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Preface

most likely become partially outdated before publication. Hopefully, it will at least serve as an

amusing historical record of how things were done back in the twentieth century.

The prerequisite for this book is a junior-level course in linear continuous-time and discrete-

time systems, as well as exposure to elementary probability and statistical concepts. Fortunately,

these two courses are usually required at most universities.

The book is divided into 16 chapters. Chapter 1 presents an introduction to the context in

which mixed-signal testing is performed and why it is necessary. Chapter 2 examines the

process by which test programs are generated, from device data sheet to test plan to test code.

Test program structure and functionality are also discussed in Chapter 2. Chapter 3 introduces

basic DC measurement definitions, including continuity, leakage, offset, gain, DC power supply

rejection ratio, and many other types of fundamental DC measurements.

Chapter 4 covers the basics of absolute accuracy, resolution, software calibration, standards

traceability, and measurement repeatability. In addition, basic data analysis is presented in

Chapter 4. A more thorough treatment of data analysis and statistical analysis is delayed until

Chapter 15.

Chapter 5 takes a closer look at the architecture of a generic mixed-signal ATE tester. The

generic tester includes instruments such as DC sources, meters, waveform digitizers, arbitrary

waveform generators, and digital pattern generators with source and capture functionality.

Chapter 6 presents an introduction to both ADC and DAC sampling theory.' DAC sampling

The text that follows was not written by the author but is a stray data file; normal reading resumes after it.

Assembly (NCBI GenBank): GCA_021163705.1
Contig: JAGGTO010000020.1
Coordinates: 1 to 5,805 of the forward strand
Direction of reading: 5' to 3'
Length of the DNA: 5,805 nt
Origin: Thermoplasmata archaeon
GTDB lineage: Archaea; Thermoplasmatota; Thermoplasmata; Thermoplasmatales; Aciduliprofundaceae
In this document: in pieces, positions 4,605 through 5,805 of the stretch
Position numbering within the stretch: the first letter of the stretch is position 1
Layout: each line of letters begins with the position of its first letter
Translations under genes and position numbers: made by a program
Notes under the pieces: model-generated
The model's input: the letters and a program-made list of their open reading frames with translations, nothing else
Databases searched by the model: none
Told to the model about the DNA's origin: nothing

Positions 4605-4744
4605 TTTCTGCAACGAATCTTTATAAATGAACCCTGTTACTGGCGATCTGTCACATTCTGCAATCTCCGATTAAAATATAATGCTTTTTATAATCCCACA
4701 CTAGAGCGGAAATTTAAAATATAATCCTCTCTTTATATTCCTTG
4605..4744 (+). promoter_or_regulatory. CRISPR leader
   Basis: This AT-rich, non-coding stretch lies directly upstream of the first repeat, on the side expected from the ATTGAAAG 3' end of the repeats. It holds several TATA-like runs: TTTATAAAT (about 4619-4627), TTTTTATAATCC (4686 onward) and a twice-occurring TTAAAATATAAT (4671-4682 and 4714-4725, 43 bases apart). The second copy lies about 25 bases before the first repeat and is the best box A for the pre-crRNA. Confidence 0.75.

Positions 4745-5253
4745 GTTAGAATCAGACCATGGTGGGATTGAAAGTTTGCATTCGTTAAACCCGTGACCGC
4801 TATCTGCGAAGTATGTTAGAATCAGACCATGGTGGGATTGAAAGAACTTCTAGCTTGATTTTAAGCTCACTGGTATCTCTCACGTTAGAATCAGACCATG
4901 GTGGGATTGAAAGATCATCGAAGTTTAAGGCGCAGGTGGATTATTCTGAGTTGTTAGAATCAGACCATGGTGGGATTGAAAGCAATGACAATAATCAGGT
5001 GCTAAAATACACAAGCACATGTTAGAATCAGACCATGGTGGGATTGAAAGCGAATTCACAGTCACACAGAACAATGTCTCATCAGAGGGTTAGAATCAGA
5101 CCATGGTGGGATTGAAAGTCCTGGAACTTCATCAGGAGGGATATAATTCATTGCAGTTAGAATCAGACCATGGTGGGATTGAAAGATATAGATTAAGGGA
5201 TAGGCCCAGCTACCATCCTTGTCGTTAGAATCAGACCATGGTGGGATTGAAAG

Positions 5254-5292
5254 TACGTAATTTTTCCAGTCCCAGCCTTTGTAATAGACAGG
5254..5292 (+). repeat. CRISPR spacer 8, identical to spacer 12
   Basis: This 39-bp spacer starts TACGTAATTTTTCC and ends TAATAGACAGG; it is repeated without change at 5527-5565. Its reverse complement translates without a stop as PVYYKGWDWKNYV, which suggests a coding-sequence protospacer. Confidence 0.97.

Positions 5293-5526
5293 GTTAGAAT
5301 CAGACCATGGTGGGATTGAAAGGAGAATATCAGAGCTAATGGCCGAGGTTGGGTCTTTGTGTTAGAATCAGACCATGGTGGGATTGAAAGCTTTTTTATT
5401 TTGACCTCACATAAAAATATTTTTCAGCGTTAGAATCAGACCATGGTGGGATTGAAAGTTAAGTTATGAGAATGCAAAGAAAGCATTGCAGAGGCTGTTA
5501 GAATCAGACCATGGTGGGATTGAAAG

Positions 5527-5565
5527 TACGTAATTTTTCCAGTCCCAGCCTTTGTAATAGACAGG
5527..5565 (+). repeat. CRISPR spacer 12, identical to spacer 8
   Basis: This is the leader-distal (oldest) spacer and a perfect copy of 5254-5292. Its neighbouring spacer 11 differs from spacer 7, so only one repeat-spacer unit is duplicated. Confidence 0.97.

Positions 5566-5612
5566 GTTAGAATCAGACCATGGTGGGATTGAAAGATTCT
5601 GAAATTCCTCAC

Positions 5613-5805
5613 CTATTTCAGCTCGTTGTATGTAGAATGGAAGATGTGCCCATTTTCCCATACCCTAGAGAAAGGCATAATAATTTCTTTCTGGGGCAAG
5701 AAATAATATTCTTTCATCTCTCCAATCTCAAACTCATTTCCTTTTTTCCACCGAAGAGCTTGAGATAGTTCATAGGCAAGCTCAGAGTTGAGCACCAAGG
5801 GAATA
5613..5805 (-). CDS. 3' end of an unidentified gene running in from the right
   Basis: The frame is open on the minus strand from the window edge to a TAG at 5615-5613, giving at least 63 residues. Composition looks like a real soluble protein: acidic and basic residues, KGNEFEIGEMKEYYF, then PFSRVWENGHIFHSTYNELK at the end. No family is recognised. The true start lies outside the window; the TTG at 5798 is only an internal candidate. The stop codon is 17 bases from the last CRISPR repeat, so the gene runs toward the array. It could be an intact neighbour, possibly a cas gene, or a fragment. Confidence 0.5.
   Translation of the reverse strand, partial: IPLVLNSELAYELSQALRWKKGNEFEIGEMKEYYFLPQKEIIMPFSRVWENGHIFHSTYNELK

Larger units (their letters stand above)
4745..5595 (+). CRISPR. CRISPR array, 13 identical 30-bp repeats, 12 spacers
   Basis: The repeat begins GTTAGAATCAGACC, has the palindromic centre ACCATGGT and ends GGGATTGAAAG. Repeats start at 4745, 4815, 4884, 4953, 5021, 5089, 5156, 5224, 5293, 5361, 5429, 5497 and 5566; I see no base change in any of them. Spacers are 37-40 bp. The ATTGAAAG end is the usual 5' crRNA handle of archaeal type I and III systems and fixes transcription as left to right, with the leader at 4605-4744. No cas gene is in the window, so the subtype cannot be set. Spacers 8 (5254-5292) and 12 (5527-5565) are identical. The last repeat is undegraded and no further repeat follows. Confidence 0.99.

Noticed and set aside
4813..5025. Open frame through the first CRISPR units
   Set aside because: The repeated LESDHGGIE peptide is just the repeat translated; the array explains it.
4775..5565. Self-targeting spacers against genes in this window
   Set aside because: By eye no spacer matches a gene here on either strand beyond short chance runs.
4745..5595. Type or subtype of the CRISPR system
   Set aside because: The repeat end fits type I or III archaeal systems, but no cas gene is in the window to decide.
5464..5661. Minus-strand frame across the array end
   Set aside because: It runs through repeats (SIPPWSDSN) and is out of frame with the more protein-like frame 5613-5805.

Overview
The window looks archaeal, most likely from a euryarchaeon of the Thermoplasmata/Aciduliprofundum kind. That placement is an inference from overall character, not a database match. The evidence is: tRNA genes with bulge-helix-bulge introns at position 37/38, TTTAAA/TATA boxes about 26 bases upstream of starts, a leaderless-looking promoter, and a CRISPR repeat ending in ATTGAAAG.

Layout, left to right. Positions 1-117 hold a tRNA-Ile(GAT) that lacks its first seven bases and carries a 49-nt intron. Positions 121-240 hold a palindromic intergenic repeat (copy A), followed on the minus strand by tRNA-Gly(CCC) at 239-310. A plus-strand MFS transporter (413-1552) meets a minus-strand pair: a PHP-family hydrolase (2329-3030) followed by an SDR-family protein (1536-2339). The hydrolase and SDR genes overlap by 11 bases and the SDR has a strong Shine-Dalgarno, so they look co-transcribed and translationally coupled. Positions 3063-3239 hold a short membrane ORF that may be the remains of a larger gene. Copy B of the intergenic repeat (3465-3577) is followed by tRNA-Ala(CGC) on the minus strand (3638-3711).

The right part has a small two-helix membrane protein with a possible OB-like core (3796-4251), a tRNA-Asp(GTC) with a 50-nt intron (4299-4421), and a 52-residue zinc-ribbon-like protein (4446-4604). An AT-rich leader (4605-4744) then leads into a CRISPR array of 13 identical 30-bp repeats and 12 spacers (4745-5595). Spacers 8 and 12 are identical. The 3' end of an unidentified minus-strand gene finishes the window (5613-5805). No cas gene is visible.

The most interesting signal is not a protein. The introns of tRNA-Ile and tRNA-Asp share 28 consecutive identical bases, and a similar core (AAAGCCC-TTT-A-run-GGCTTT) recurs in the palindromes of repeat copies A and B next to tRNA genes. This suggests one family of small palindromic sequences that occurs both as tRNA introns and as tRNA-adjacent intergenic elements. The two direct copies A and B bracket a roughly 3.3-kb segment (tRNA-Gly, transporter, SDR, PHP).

theory is applicable to both DAC circuits in the device under test and to the arbitrary waveform

generators in a mixed-signal tester. ADC sampling theory is applicable to both ADC circuits in

the device under test and to waveform digitizers in a mixed-signal tester. Coherent multi-tone

sample sets are also introduced as an introduction to DSP based testing. Chapter 7 further

develops sampling theory concepts and DSP-based testing methodologies, which are at the core

of many mixed-signal test and measurement techniques. FFT fundamentals, windowing,

frequency domain filtering, and other DSP-based testing fundamentals are covered in Chapters 6

and 7.

Chapter 8 shows how basic AC channel tests can be performed economically using DSP-

based testing. This chapter covers only nonsampled channels, consisting of combinations of op

amps, analog filters, PGAs and other continuous-time circuits. Chapter 9 explores many of these

same tests as they are applied to sampled channels, which include DACs, ADCs, sample and

hold (S/H) amplifiers, etc.

Chapter 10 explains how the basic accuracy of ATE test equipment can be extended using

specialized software routines. This subject is not necessarily taught in formal ATE tester classes,

yet it is critical in the accurate measurement of many DUT performance parameters.

Testing of DACs is covered in Chapter 11. Several kinds of DACs are studied, including

traditional binary-weighted, resistive ladder, pulse-width modulation (PWM), and sigma-delta

architectures. Traditional measurements like INL, DNL, and absolute error are discussed.

Several kinds of DAC architectures are explored, with an emphasis on their respective

weaknesses and common testing methodologies. Chapter 12 builds upon the concepts in

Chapter 11 to show how ADCs are commonly tested. Again, several different kinds of ADCs

are studied, including binary-weighted, dual-slope, flash, semi flash, and sigma-delta